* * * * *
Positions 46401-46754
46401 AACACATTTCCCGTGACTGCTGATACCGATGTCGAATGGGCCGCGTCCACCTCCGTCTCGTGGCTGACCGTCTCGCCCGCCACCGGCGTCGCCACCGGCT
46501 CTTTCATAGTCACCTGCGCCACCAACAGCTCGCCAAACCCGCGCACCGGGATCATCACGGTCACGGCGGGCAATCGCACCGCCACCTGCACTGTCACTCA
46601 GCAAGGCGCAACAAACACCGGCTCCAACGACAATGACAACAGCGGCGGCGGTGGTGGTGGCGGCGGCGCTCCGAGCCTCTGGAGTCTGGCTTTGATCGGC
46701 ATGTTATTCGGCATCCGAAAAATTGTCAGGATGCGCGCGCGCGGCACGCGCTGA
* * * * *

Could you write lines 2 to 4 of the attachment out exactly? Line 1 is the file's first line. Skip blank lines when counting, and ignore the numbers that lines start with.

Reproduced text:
46401 AACACATTTCCCGTGACTGCTGATACCGATGTCGAATGGGCCGCGTCCACCTCCGTCTCGTGGCTGACCGTCTCGCCCGCCACCGGCGTCGCCACCGGCT
46501 CTTTCATAGTCACCTGCGCCACCAACAGCTCGCCAAACCCGCGCACCGGGATCATCACGGTCACGGCGGGCAATCGCACCGCCACCTGCACTGTCACTCA
46601 GCAAGGCGCAACAAACACCGGCTCCAACGACAATGACAACAGCGGCGGCGGTGGTGGTGGCGGCGGCGCTCCGAGCCTCTGGAGTCTGGCTTTGATCGGC